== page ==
More Film, Please—The deadline for submitting film to the 10th Annual Alibi Short Film Fiesta is almost upon us. Films must be in our grubby little hands by this Saturday, Sept. 18.
Sayles' latest walks the line between political commentary and pointed comedy
“Washington”--meaning, the general political power structure in America--has long accused “Hollywood”--meaning, the entertainment industry as a whole--of being a nest of potty-mouthed, sex-crazed, tree-hugging liberals. This year, it seems that Hollywood has finally risen to the challenge, unleashing a barrage of unabashedly anti-conservative, Republican-bashing rhetoric. From laser-guided documentaries like Fahrenheit 9/11, Outfoxed: Rupert Murdoch's War on Journalism, Uncovered: The War on Iraq, Control Room, Persons of Interest and Bush's Brain to agitprop fiction like The Manchurian Candidate to Green Party fantasies like The Day After Tomorrow, summer movie screens are awash with left-wing indignation. Heck, even M. Night Shyamalan's crummy The Village could be viewed as a heavily cloaked parable about Tom Ridge's reign of terror.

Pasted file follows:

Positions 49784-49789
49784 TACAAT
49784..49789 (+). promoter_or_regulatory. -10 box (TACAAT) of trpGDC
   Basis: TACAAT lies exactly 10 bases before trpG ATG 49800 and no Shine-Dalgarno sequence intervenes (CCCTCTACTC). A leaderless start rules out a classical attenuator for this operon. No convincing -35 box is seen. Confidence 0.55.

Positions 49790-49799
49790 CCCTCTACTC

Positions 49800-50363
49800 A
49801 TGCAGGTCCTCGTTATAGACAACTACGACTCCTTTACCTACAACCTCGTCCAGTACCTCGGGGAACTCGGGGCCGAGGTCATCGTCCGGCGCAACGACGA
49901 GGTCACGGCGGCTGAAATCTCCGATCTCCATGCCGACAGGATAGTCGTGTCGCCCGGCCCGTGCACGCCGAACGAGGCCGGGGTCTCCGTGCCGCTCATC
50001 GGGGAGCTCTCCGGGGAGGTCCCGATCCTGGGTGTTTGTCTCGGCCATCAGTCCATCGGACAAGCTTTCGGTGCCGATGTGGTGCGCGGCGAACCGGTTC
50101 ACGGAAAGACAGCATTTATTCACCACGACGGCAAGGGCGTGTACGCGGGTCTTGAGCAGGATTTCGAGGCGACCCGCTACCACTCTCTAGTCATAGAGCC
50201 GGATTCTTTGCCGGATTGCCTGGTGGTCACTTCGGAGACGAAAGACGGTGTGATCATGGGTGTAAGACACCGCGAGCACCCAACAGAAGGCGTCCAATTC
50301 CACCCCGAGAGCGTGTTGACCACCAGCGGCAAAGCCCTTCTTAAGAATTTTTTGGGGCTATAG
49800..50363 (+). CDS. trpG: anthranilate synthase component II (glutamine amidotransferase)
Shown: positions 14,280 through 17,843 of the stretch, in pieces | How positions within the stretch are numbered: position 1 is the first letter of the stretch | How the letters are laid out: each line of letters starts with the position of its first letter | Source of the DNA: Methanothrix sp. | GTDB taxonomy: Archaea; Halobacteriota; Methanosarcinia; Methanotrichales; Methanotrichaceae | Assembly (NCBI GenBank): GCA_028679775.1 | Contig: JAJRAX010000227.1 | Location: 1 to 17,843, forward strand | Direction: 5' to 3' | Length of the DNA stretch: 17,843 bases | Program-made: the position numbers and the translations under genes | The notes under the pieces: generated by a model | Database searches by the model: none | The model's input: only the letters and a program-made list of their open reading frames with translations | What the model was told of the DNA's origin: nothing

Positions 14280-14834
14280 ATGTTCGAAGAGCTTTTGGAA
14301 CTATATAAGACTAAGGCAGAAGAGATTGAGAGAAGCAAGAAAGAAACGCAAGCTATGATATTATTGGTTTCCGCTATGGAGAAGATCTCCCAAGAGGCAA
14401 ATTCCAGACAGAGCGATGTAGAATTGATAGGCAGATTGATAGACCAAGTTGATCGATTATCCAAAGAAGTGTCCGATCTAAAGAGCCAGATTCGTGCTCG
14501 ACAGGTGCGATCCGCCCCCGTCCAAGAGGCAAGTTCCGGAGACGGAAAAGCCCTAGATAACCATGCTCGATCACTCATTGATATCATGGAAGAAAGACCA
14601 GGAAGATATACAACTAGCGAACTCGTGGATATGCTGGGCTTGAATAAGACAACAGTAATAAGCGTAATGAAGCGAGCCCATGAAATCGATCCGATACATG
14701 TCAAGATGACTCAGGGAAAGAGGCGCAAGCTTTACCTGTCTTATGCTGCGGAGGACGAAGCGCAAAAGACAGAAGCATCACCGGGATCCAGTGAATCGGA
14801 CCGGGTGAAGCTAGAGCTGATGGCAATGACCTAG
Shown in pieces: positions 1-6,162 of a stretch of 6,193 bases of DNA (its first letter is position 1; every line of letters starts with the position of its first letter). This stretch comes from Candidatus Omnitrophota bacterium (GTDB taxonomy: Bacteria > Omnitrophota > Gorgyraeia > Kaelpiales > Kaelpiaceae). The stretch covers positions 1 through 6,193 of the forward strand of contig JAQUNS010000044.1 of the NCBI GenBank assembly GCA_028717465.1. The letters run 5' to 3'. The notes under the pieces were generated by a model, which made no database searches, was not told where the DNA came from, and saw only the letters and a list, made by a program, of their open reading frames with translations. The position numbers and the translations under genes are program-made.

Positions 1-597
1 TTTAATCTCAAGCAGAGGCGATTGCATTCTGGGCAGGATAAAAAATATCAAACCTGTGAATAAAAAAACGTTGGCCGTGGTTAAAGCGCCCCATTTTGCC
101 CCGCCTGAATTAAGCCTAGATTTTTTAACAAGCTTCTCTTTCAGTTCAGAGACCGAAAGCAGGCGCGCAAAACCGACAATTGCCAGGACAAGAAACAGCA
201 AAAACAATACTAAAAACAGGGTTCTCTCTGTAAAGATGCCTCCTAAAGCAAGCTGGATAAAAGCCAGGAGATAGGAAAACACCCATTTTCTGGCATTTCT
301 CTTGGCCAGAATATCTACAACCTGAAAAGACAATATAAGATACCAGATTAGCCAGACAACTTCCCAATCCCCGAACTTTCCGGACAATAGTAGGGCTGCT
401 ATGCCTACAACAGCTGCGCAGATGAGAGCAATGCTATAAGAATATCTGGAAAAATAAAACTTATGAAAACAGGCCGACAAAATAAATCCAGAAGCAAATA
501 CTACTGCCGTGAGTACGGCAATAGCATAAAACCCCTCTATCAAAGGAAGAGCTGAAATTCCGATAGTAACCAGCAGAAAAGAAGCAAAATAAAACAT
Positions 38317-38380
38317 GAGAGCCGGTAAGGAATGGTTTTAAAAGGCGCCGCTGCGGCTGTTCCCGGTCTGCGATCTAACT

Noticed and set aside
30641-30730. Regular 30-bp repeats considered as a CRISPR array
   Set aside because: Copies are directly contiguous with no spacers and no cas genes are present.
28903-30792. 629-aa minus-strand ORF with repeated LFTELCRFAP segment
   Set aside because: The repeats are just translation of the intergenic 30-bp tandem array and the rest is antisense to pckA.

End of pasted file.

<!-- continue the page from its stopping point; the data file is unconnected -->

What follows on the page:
Extreme surfing documentary rides the crest
Skateboarding legend Stacy Peralta staged a street-level assault on the documentary industry in 2001 when he unleashed Dogtown and Z-Boys, an unforgettable, eye-opening documentary about the history-making Zephyr skateboarding team--pioneers of the radical “vertical style” of boarding--which he himself had been a member of as a young boy. The power of Peralta's first documentary feature was that he made something as obscure at vertical skateboarding (essentially kids riding boards inside empty swimming pools) seem as radical and groundbreaking as mankind landing on the moon.
“The 56th Annual Emmy Awards” on ABC
This Sunday, it's time for the TV industry to congratulate itself by handing out a lot of self-serving awards. In recent years, the Emmys haven't been the most exciting crop. Almost without variation, we can expect to see “The Sopranos,” “The West Wing,” “Friends,” “24,” “Everybody Loves Raymond” and Jane Kaczmarek from “Malcolm in the Middle” (five years worth of nominations and counting).
The Week in SlothHighlights from around the dial. Except no one has dials anymore.